Muslims, the book notes, account for a fourth of Kolkata’s population, but are heavily overrepresented among the city’s poor. They, along with Dalits, form the bulk of the inhabitants in the city’s infamous slums. Many of these Muslims are originally from Bihar and Uttar Pradesh, descendants of migrants who were drawn to the city in search of employment, generally as manual labourers. The Muslim-inhabited slums the book surveys—Topsia, Beniapukur, Tangra and Tijala—are uniformly characterised by endemic poverty, and soaring rates of under-employment and unemployment. The vast majority of their denizens are manual labourers, many of them former artisans now unemployed because of the invasion of ‘globalisation’ that has rendered the traditional crafts that they were engaged in for centuries useless and economically unviable. Being Muslim, it is often hard for these people to find ‘respectable’ employment outside the small Muslim-based   economy. Even domestic servants sometimes have to adopt a Hindu name in order to get work. Pathetic levels of education, added to widespread and deep-rooted anti-Muslim sentiment, make it difficult for the denizens of the slums to gain any sort of employment other than as manual labourers, such as vegetable-sellers, porters, rickshaw pullers, scavengers, and even petty thieves and smugglers.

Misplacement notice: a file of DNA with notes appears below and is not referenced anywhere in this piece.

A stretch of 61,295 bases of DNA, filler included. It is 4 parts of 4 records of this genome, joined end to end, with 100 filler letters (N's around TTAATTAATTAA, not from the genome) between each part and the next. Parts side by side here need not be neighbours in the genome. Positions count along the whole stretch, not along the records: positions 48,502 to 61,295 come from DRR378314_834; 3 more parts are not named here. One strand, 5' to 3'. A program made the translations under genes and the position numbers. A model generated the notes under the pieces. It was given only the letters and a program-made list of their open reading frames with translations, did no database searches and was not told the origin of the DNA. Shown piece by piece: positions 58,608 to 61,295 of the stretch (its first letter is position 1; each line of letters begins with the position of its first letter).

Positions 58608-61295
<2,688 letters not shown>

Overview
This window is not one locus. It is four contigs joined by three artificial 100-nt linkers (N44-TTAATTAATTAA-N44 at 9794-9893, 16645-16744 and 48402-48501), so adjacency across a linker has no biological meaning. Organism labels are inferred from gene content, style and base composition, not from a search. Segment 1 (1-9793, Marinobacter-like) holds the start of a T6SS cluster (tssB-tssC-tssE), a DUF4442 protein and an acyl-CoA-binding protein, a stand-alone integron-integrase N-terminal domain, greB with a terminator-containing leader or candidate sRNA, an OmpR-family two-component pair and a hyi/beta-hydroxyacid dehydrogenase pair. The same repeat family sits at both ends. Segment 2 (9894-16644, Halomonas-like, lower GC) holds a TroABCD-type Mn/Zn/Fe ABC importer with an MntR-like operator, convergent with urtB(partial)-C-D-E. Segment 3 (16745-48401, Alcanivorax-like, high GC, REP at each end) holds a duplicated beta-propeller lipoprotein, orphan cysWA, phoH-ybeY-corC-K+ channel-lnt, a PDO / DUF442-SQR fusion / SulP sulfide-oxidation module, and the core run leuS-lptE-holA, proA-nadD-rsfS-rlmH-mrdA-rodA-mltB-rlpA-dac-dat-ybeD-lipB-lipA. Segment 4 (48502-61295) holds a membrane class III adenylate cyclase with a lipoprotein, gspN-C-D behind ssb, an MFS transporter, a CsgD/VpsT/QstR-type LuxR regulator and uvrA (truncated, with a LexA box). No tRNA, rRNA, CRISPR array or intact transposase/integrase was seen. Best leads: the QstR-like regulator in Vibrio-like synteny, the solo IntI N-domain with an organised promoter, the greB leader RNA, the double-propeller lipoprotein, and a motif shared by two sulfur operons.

Crime and drugs flourish under the nose of the conniving police in the slums. The slum dwellers live under constant threat of eviction, by ‘developers’ and land sharks. Life is short, nasty and brutal, particularly for women, who are almost wholly illiterate and at the mercy of their menfolk. Disease is rampant and often people simply cannot afford the ever-increasing costs of medical treatment. There are almost no medical facilities in the slums, in any case.